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The Passion - The Phantom Librarian
Spewing out too many words since November 2003
fernwithy
fernwithy
The Passion
I decided to actually see Mel Gibson's Passion of the Christ, rather than taking half a dozen different opinions and trying to meld them. All religious stories interest me, whether I believe them or not--hence my major in comparative religion--so I was interested in seeing it, controversy or no.

There are two different ways I want to approach this review. The first is to review the movie as a movie and adaptation of a text, the second is to deal with the question of antisemitism raised in several quarters. As someone who spent half her life Christian and the other half Jewish, I'd like to speak to both sides of the debate about what goes through the mind of the other when seeing this movie.

(I am a Jew and do not believe in the divinity of Jesus. I will therefore not be capitalizing the personal pronouns. I don't mean this as offense.)

The Passion as a movie
No, I'm not going to review the Gospels as literature. Suffice it to say that I think stories that have captured as many as these have speak for themselves in terms of power. I'm just going to deal with Mr. Gibson's adaptation, and I will do so as I would review any other adaptation, beginning with faithfulness to the source material.

Fewer liberties are taken than is usual with this sort of endeavor. There are no glaring anachronisms or outside observations, as might be found in The Ten Commandments or the various made-for-TNT Bible epics. A few later interpretations have been added in, including the presence of Satan from the beginning to the end, a haunting performance by an androgynous looking woman (I thought she was an effeminate man until I noticed that her name was Rosalinda) who stands in quite well for the evil in everyone. Two lovely scenes between Jesus and Mary, trying to bring her loss into focus, have been added, but they aren't enough to counter the movie's central failing as a story.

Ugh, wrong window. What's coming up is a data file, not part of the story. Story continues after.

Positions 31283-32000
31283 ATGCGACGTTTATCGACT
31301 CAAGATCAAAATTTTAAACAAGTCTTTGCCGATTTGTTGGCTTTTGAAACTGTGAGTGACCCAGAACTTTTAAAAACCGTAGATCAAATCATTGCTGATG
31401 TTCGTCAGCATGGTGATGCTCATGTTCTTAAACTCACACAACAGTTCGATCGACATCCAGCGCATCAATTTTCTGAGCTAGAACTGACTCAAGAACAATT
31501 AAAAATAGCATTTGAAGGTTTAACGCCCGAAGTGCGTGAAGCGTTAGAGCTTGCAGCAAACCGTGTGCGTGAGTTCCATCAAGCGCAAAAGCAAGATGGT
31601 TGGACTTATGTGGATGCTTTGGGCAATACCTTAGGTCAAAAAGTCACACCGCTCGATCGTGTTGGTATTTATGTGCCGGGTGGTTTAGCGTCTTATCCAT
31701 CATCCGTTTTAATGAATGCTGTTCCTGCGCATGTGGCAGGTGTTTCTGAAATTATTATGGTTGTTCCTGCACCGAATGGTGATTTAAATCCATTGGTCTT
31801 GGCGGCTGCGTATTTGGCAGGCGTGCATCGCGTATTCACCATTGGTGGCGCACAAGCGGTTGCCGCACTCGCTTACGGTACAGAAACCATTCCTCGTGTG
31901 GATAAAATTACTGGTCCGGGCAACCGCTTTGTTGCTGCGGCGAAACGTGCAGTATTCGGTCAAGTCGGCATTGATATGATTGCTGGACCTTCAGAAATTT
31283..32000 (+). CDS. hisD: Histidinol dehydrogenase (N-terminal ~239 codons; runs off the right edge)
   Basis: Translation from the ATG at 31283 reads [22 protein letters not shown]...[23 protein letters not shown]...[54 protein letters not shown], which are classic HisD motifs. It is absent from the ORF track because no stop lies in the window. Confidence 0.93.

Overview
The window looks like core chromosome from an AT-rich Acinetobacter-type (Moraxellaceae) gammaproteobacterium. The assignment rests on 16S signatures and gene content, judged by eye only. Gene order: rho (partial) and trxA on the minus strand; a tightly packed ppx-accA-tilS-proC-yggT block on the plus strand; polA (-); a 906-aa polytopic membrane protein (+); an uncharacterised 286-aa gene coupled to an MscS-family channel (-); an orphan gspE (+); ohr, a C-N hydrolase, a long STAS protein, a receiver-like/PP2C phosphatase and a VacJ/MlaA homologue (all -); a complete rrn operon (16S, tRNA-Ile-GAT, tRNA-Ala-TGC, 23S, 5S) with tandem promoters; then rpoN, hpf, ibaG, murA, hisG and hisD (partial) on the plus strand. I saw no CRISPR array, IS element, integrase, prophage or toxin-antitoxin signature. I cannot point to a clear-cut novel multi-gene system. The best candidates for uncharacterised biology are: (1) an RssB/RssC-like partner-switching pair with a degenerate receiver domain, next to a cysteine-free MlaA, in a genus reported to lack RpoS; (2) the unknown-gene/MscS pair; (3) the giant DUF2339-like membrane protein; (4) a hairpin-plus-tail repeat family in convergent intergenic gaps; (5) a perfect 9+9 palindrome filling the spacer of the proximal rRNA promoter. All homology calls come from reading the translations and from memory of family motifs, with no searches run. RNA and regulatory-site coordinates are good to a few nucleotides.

In each gospel, before the Passion is reached, the reader gets some chance to know Jesus as a person. Whether or not the reader believes that Jesus is dying to redeem humanity from sin, it's made quite clear that Jesus believes it. Whether it is or is not true theologically, it's a powerful story of a man who allows himself to be humiliated, tortured, and ultimately killed because he believed it would benefit others. Strangers. He had a life, too; you get glimpses of it it in the gospels, in the birth narrative, in the story of his precocious preaching in the Temple, in the rescue of the adultrous woman, in his expelling of the moneychangers. He was a brilliant man, with a great deal of potential, and he gave it up for what he believed to be good for mankind in general.

This sense of pathos, of sympathy that I have generally felt while reading, was largely missing in Gibson's film. Rather, it was taken for granted. The film begins in Gethsemane, as Jesus prays for the chalice to be taken from him, only minutes away from the beginning of the suffering. While it evokes the kind of identification and pity that normal human beings experience at seeing another human being in pain, it only rarely achieves the specific empathy for a particular and unique person that the written gospels evoke. In short, not be too technical and writer-y, but the movie fails because it doesn't bother with characterization, assuming that everyone coming in will already sympathize.